Martin Luther King Day and the German-American Connection

On January 16, the nation observes the birthday of Martin Luther King, Jr. Just as he is honored for his leadership in the civil rights movement, so he is also remembered for his inspiring “I have a dream speech” in Washington D.C. But not everyone knows why a boy named Michael King Jr became Martin Luther King Jr.

It all goes back to King’s father, a minister, who visited Germany in 1934. So moved was he by the message of Martin Luther that he changed his, and also his son’s, names. The boy became the activist, Martin Luther King, Jr. and in the famous “Letter from a Birmingham Jail” that set out his views on injustice, he referred to the Great Reformer: “Here I stand; I cannot do otherwise, so help me God.”

During 2017, the 500th anniversary year of the Reformation, no country outside Germany is celebrating more than the U.S.A. After all, something like one in six Americans claims German ancestry. Many are Lutherans, whose forebears left Europe in the early 1700s for America, where they could make a better life and practice their religion freely.

Soon there were so many Lutherans in the Colonies that Henry Melchior Muhlenberg was asked to leave LutherCity Halle (Saale) to formalize America’s first Lutheran church body. After arriving in Philadelphia in 1742, he set out to link dozens of small communities along the East Coast. But the Muhlenberg influence was not confined to the church. His sons had a considerable impact on U.S. history, too, serving in both the Continental Army and the U.S. Congress. And the name lives on at Muhlenberg College in Allentown, PA.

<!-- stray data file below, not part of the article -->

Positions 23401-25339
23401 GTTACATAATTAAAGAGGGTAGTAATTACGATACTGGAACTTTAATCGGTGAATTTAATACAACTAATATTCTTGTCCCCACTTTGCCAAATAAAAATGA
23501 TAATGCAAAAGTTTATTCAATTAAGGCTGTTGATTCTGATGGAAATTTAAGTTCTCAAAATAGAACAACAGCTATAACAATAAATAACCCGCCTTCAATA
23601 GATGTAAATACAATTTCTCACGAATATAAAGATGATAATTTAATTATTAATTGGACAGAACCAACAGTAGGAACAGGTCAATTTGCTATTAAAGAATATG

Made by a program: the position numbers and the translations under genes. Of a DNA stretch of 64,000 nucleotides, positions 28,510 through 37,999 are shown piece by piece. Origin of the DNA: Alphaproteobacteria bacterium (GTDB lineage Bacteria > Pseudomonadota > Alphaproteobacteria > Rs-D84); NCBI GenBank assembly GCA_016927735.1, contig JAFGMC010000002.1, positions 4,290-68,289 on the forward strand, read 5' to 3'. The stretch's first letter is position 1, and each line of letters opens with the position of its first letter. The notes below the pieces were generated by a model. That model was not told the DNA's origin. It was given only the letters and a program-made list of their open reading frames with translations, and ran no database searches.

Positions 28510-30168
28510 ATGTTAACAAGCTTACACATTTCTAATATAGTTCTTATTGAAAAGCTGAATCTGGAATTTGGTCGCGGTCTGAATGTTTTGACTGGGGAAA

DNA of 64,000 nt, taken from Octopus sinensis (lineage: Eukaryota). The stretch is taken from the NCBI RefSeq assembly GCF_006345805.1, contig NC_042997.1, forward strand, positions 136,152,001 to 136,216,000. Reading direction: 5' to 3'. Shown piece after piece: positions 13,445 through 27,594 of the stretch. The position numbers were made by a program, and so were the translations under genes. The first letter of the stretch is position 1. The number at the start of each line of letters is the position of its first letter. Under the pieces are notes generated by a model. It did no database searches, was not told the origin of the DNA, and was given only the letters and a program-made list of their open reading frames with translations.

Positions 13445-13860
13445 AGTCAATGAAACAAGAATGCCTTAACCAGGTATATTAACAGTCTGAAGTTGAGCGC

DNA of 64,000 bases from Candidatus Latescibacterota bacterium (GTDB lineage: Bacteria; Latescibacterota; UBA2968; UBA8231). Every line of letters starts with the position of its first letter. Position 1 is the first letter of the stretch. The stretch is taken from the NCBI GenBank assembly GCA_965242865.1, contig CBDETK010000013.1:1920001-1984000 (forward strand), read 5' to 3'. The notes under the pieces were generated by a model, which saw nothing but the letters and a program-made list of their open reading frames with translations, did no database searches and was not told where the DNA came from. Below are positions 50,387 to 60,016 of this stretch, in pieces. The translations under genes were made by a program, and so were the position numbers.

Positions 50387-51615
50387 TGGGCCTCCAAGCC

Martin Luther’s protest in 1517 has inspired, and continues to inspire, Americans. Thousands are planning to visit LutherCountry in 2017, to walk in Luther’s footsteps. Those, who cannot travel to Germany in the celebration year, can still join in the commemorations in a very 21stcentury way: online.

Throughout this Reformation anniversary year, Lutherans in the U.S.A. and around the world are sharing stories about their churches and their communities. They are uploading imaginative photos to a special website: There are photos of young and old, choirs and youth groups and interiors and exteriors of churches.

There is also a map of the world, showing where all these communities are. So, churches can see who else from their town, their state and their country is also celebrating the Jubilee. The best photos will win prizes and all the photos that have been uploaded will be projected on to a public screen in the heart of Lutherstadt Wittenberg, Germany as part of the celebrations. This is, of course, the town where Luther’s protest 500 years ago changed world history, influencing people down the centuries, including Dr. Martin Luther King, Jr.

To share photos on social networks, use #LutherCountry.